Aerial Essentials 50hr Instructor Course
Ready To Fly? Become An Aerial Yoga Teacher With Aerial Essentials

Aerial Essentials 50HR Course will equip instructors/teachers with comprehensive instructional, theoretical and practical knowledge to be leave competent and confident to deliver effective group classes. The training is comprised of 40hrs of practical training (delivered live and interactive live-streamed) and a preliminary 10 hours online theoretical training covering the following topics:

-Explore the history and evolution of the aerial technique
 -Embody the principles of movement in aerial yoga hammock technique
-Develop skills in safe facilitation in over 50 aerial hammock exercises
-Apply a progressive framework for aerial exercise instruction
-Understand professional instructor responsibilities and ethics
-Manage site and equipment safety

SEPTEMBER COURSE DATES
Online Theory Enrolment Starts: September 18, 2021
Practical Module Dates: Oct 9/10 & Oct 16/17
(Bend + Fly Studio Brisbane OR Live-Streamed)
Online Assessment Day: Oct 30 (Live-Streamed Assessment)
Aerial Essentials is a 50hr instructor training centred on the aerial hammock apparatus. This soft apparatus is adaptable to the body’s shape and can mimic the natural movement of skin, fascia, muscle and bone rhythms. The whole-body sensory experience is often described as a relaxing sense of flying, floating or being suspended in 3-dimensional space. In addition, the aerial hammock can be applied to achieve diverse gravity-assisted and gravity-resisted conditioning exercises which improve neuroplasticity, movement acquisition, mobility and dynamic stability. The aerial hammock also offers unique therapeutic benefits for the joints and viscera through the safe use of progressive traction and decompressive inversions.
The Aerial Essentials instructor training embodies the Creativebodyflow approach which promotes the belief that ‘fitness can be therapeutic’ and align with exercise-based rehabilitation and trauma-informed frameworks. With this approach, the aerial hammock can be safely applied both in clinical and commercial fitness settings to support mental and physical well-being.

This training is appropriate for new instructors beginning their education and wishing to specialize in the aerial hammock; for experienced instructors wishing to diversify their modalities to include aerial hammock; and for health professionals wishing to harness the therapeutic power of the aerial hammock in their existing scope of clinical practice.
How is the Aerial Hammock used to support Mental Health?
The fundamental understanding behind using body-orientated therapies is that from birth onwards all experience is embodied. Past experience can be recognised in present physiological states and re-enacted in actions such as breath, gestures, sensory perception, movement, emotion and thought. From this understanding, remembering or speaking of the trauma may not be required in the process of recovery as one can work directly with self-awareness and self-regulation to reduce symptoms and learn new ways being in their body and in the world (Rothschild 2000). Multi-modal interventions, such as the aerial hammock, that integrate the brain, body, senses and creative expression are proving to be successful in trauma therapy and supported by emerging neuroscience research (Van der Kolk, 1994; Van der Kolk, MacFarlane & Weisaeth, 1996; Malchiodi, 2008; Carey, 2006). The aerial hammock opens opportunities to establish trust, which is considered essential in safe trauma treatment, and limits the dangers of re-traumatization (Friedman 1996; Friedman et al. 2010). This modality is also effective cross-culturally and is often experienced as a relaxing, non- threatening activity by adults and children.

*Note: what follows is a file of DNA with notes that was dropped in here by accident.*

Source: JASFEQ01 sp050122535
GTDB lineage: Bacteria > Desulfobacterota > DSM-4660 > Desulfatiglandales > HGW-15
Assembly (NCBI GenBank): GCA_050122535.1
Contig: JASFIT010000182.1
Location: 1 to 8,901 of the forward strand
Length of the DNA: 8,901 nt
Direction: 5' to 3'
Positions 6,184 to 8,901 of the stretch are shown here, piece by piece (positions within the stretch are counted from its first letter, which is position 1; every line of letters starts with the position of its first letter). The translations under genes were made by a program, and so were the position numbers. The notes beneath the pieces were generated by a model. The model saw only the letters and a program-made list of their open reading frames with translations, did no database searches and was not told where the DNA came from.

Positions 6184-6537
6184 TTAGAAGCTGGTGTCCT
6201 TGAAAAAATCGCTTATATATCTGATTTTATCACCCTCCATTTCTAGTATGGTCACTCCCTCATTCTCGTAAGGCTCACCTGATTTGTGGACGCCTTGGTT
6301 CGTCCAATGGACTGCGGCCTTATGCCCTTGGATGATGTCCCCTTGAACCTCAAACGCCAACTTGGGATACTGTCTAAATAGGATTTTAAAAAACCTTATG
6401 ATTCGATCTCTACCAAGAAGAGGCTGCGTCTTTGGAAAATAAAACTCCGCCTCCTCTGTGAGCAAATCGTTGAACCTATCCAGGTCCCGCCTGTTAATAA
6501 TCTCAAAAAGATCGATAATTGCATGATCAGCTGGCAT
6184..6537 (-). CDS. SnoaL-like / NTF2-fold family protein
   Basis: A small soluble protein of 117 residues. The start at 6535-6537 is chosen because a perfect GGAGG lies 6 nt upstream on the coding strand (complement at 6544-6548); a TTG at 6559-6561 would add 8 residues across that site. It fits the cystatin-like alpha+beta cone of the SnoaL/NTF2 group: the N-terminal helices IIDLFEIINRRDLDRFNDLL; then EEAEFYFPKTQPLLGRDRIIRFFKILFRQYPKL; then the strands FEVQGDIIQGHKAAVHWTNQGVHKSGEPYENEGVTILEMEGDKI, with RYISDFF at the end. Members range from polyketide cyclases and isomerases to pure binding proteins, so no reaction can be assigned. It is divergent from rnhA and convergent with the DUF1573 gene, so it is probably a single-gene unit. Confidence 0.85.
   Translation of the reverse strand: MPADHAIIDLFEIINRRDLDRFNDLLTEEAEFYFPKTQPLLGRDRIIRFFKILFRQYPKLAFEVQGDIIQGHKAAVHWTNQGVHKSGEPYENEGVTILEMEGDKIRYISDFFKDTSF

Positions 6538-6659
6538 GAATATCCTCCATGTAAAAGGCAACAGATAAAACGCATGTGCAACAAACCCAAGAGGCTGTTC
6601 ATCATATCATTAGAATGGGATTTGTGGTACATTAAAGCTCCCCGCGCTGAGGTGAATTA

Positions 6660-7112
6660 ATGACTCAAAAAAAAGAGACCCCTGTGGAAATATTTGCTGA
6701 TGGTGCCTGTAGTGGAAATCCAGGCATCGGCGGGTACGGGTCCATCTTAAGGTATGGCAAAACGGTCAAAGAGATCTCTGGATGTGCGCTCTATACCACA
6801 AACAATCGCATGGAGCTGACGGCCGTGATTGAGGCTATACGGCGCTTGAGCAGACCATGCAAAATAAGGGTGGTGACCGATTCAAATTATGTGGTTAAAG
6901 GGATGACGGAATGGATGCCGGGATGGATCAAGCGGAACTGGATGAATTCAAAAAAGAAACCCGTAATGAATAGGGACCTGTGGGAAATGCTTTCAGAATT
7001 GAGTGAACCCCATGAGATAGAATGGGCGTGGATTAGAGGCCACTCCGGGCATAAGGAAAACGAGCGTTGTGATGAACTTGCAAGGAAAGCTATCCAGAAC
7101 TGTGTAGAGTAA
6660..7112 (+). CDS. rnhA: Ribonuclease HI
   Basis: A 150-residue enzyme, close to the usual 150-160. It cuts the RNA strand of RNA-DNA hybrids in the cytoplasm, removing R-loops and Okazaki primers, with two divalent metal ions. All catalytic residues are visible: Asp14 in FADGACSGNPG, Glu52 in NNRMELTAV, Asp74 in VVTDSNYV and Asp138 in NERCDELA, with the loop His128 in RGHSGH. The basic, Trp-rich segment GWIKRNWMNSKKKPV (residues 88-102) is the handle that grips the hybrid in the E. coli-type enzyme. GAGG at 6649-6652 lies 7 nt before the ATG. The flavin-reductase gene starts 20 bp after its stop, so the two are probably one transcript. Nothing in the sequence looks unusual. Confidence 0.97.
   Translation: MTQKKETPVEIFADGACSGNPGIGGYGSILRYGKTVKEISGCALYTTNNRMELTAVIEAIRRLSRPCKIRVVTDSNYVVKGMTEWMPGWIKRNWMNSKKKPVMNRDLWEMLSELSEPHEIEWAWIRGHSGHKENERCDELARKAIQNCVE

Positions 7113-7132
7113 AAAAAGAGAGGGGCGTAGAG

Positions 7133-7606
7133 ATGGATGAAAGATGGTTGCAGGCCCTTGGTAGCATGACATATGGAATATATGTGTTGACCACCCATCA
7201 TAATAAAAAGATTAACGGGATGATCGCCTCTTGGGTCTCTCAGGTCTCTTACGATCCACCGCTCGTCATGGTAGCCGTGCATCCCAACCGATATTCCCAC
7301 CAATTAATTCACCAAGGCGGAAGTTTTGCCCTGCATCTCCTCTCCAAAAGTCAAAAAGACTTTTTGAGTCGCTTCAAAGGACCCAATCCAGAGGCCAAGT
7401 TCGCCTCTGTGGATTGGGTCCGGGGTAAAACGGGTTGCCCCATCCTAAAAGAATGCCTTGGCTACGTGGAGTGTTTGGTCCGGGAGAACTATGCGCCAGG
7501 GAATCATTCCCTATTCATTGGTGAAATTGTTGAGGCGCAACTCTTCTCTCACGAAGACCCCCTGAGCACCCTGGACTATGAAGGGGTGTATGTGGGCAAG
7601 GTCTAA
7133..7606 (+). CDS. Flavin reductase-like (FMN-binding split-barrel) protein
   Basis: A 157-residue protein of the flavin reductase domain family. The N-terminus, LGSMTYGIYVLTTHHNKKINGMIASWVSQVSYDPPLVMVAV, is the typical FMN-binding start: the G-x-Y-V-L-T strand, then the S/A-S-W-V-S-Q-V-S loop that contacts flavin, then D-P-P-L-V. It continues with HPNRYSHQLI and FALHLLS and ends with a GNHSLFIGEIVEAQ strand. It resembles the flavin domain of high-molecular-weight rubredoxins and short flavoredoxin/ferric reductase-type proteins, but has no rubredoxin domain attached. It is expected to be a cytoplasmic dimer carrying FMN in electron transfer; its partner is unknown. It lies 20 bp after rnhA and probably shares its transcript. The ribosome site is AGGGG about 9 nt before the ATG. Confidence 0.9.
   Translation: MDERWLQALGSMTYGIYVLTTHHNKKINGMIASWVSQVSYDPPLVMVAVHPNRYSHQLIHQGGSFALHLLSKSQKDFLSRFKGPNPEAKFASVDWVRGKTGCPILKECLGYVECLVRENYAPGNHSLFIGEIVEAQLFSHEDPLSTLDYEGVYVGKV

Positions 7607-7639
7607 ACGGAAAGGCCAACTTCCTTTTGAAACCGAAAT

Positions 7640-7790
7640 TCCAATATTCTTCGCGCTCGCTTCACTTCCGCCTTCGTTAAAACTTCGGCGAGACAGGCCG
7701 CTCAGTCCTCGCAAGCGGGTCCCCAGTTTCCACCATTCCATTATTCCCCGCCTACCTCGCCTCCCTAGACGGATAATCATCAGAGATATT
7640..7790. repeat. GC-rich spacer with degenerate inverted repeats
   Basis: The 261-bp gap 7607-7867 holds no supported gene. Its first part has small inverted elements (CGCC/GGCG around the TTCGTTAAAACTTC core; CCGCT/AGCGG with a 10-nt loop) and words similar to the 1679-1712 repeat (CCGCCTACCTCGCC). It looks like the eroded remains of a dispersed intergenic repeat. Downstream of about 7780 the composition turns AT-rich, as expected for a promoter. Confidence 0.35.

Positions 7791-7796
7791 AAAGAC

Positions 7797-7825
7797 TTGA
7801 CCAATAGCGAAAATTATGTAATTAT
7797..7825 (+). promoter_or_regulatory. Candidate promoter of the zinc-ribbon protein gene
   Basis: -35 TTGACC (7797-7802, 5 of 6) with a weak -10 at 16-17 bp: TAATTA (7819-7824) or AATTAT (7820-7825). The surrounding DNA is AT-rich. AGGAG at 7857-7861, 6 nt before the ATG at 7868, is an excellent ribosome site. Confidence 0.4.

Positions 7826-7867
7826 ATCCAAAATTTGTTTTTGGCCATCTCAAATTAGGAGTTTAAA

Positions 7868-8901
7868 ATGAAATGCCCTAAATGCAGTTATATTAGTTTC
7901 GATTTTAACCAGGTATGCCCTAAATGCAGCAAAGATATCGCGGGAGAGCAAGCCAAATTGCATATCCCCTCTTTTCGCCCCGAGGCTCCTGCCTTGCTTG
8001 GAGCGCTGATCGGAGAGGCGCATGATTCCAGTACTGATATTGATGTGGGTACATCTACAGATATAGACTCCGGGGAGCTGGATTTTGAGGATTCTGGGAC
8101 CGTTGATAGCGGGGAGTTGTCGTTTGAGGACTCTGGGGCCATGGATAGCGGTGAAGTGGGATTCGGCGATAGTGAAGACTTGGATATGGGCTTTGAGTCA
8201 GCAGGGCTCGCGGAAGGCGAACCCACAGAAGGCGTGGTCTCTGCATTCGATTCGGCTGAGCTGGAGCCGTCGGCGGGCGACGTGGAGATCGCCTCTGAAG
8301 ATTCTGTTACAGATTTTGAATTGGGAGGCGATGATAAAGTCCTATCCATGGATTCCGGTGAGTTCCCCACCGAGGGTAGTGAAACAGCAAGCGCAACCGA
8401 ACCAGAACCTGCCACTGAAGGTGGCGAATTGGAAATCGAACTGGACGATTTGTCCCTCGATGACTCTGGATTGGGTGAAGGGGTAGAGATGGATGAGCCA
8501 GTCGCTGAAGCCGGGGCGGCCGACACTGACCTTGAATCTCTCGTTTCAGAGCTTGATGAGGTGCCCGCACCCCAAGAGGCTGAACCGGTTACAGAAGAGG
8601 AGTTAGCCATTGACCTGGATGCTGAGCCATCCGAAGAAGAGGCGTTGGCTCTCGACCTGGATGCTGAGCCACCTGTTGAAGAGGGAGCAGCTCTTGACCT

How is the Aerial Hammock used to support Pain Management?

The benefits of inversion therapy, sensory motor learning and the significance of proprioception have been previously documented in research on chronic back pain (Kim et. al, 2013; Tong et. al, 2017). Leading experts in pain management suggest the direction for innovation in pain interventions require methods that address both mind and body processes (Mostagi et al., 2015; Chou et al., 2017). Aerial therapeutic interventions are currently being adapted into exercise rehabilitation by physiotherapists in Australia and New Zealand with promising results with low back pain and other pathologies (Performance Pilates & Physiotherapy, 2017; UprightCare, 2017).

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    References
        
    Carey, L. (2006) Expressive and Creative Arts Methods for Trauma survivors. UK: Jessica Kingsley Publishers.
    Chou, R., Deyo, R., Friedly, J., Skelly, A., Weimer, M., Fu, R., Dana, T., Kraegel, P., Griffin, J. and Grusing, S. (2017). Systemic Pharmacologic Therapies for Low Back Pain: A Systematic Review for an American College of Physicians Clinical Practice Guideline. Annals of Internal Medicine, 166(7), p.480.            
    Creamer et al. (2001), Post-traumatic stress disorder: findings from the Australian National Survey of Mental Health and Well-being, Psychological Medicine, 2001; 31 (7):1237-1247. https://digital.library.adelaide.edu.au/dspace/bitstream/2440/6593/1/hdl6593.pdf                             
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    Performance Pilates & Physiotherapy. (2017). Antigravity Yoga. [online] Available at: http://www.performancepilates.com.au/antigravity-yoga/ [Accessed 3 Dec. 2017]                        
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    Tong, M., Mousavi, S., Kiers, H., Ferreira, P., Refshauge, K. and van Dieën, J. (2017). Is There a Relationship Between Lumbar Proprioception and Low Back Pain? A Systematic Review With Meta-Analysis. Archives of Physical Medicine and Rehabilitation, 98(1), pp.120-136.e2.                    
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